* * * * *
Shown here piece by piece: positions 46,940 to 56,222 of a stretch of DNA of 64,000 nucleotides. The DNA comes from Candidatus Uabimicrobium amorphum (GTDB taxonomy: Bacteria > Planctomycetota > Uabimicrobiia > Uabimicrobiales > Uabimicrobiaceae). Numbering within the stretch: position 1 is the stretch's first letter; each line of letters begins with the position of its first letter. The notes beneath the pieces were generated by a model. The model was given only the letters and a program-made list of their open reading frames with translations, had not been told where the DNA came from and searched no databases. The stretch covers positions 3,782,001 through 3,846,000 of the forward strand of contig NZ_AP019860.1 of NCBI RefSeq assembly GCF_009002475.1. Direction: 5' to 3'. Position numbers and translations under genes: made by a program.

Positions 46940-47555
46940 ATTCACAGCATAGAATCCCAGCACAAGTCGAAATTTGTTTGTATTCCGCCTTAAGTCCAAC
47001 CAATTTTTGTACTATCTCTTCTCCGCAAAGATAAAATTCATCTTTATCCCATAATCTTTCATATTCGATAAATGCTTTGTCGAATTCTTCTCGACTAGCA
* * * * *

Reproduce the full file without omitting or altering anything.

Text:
Shown here piece by piece: positions 46,940 to 56,222 of a stretch of DNA of 64,000 nucleotides. The DNA comes from Candidatus Uabimicrobium amorphum (GTDB taxonomy: Bacteria > Planctomycetota > Uabimicrobiia > Uabimicrobiales > Uabimicrobiaceae). Numbering within the stretch: position 1 is the stretch's first letter; each line of letters begins with the position of its first letter. The notes beneath the pieces were generated by a model. The model was given only the letters and a program-made list of their open reading frames with translations, had not been told where the DNA came from and searched no databases. The stretch covers positions 3,782,001 through 3,846,000 of the forward strand of contig NZ_AP019860.1 of NCBI RefSeq assembly GCF_009002475.1. Direction: 5' to 3'. Position numbers and translations under genes: made by a program.

Positions 46940-47555
46940 ATTCACAGCATAGAATCCCAGCACAAGTCGAAATTTGTTTGTATTCCGCCTTAAGTCCAAC
47001 CAATTTTTGTACTATCTCTTCTCCGCAAAGATAAAATTCATCTTTATCCCATAATCTTTCATATTCGATAAATGCTTTGTCGAATTCTTCTCGACTAGCA